“When the Messiah Gives You a Makeover” (Isaiah 61:1-4, 10-11)

Third Sunday in Advent
December 17, 2017

“When the Messiah Gives You a Makeover” (Isaiah 61:1-4, 10-11)

Have you ever seen one of those makeover shows on TV? My daughter used to watch one. It was called “What Not to Wear.” The idea of the show was that they would select a woman whose wardrobe and appearance wasn’t that great. Then they would help her pick out some new clothes that would look better on her. They would give her a nice haircut and do up her makeup. So this woman, who at the start of the program was looking all drab and dowdy, by the end of the program was looking like a million bucks. And she would be absolutely delighted with the results. The makeover had made a big difference.

Well, today I want to tell you about an even better makeover. And the good news is, it’s for you. It’s for all of us. And it’s free of charge. This makeover will make the biggest difference in your life, and you will be absolutely delighted with the results. What I want to tell you about now is “When the Messiah Gives You a Makeover.”

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Published in: on December 16, 2017 at 3:55 pm  Leave a Comment  
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“New Heavens and a New Earth” (2 Peter 3:8-14)

Midweek Advent Evening Prayer
Wednesday, December 13, 2017

“New Heavens and a New Earth” (2 Peter 3:8-14)

This year’s theme for our Advent midweek services is “Waiting for the Day of the Lord.” We’re looking at the Epistle readings for the first three weeks of Advent, all of which are about looking forward to the second coming of Christ and, in view of that, how to live now while we’re waiting for that day.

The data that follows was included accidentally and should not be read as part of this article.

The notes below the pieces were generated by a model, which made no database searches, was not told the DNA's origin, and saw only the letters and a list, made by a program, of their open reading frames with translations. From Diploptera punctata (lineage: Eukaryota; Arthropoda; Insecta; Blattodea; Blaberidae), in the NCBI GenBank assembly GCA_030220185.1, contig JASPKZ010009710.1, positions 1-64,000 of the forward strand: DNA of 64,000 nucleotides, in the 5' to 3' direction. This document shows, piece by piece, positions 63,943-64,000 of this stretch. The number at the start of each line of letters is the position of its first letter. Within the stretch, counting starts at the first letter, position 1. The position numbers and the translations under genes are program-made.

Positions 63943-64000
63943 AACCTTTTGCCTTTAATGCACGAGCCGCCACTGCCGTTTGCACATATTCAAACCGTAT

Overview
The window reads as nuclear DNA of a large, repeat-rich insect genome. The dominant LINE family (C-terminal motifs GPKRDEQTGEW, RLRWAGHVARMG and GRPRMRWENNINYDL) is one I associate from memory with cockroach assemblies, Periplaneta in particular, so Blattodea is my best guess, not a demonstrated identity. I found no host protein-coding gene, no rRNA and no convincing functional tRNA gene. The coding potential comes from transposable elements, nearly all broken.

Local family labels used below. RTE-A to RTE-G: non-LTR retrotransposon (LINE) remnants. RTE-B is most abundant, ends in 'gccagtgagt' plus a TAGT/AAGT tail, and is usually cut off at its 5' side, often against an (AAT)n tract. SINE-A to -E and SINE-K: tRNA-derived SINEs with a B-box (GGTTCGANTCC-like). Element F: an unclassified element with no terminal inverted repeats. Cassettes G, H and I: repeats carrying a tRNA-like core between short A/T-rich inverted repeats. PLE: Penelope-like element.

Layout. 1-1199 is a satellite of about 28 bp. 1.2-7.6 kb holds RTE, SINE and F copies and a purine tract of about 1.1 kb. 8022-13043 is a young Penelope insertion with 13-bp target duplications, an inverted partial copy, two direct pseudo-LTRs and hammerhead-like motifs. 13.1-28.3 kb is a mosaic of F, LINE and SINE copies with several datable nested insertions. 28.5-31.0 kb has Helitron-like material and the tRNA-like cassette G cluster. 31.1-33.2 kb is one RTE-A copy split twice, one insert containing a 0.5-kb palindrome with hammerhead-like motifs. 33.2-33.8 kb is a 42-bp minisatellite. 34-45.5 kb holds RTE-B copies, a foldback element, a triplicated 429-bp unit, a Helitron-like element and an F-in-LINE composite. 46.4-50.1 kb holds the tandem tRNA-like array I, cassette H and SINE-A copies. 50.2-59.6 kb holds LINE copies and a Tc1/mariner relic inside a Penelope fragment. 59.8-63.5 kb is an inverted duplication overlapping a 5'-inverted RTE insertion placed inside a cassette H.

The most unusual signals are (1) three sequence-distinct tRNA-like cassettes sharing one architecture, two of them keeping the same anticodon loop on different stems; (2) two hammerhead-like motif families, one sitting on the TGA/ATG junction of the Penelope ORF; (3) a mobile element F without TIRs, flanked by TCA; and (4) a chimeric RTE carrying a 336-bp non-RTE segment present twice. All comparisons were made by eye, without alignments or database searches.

Last week we began by looking at the biblical background of the term, “The Day of the Lord.” We saw it as a day of both judgment and salvation–judgment for the unbelieving world, but salvation for us as the redeemed people of God. We took comfort in God’s promise that he will sustain us to the end, “guiltless in the day of our Lord Jesus Christ.”

Today we continue to explore what it means to be waiting for the day of the Lord. Our text this week is from 2 Peter 3, where St. Peter alerts us to be ready for that day. Peter’s message to us tonight is threefold: First, while there may seem to be a delay in Christ’s return, don’t think that God has forgotten his promise to bring it to pass, and so don’t be caught unawares when it finally does come, for it will come like a thief in the night. Second, Peter tells us what will happen to this evil world on that day, and he points us to the new creation that God will then bring about: “New Heavens and a New Earth.” Third, Peter exhorts us to live as God’s holy people even now, since that is who we are in Christ, and those new heavens and new earth we’re waiting for will be a place “in which righteousness dwells.” Let’s take these three points now one at a time.

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Published in: on December 14, 2017 at 7:25 pm  Leave a Comment  
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“A Baptism of Repentance for the Forgiveness of Sins” (Mark 1:1-8)

Second Sunday in Advent
December 10, 2017

“A Baptism of Repentance for the Forgiveness of Sins” (Mark 1:1-8)

Well, here comes John the Baptist again. He always shows up around this time of year. Always with kind of a depressing message: “Repent! Get your life straightened out!” John the Baptist is like the Denny Downer of December. Everybody else is having a good time getting ready for Christmas–going shopping, listening to Christmas music, watching specials on TV, having Christmas parties–and here comes John, telling us to repent. John, is that any way to get ready for Christmas?

I mean, listen to this part of our text today from Mark 1: “John appeared, baptizing in the wilderness and proclaiming a baptism of repentance for the forgiveness of sins. And all the country of Judea and all Jerusalem were going out to him and were being baptized by him in the river Jordan, confessing their sins.”

A baptism of repentance. People confessing their sins. Kind of dreary, isn’t it? Not too cheery. But oh, wait! This was John’s baptism, right? Yeah, John’s baptism doesn’t apply to us, does it? So I guess we can go on and skip over this repentance stuff.

Hold on, not so fast. Yeah, John’s baptism was not exactly the same as our baptism. His was preparatory, provisional, for a limited time only. But is it totally irrelevant to us? I mean the repentance stuff. I don’t think so. Let’s find out more now, as we consider “A Baptism of Repentance for the Forgiveness of Sins.”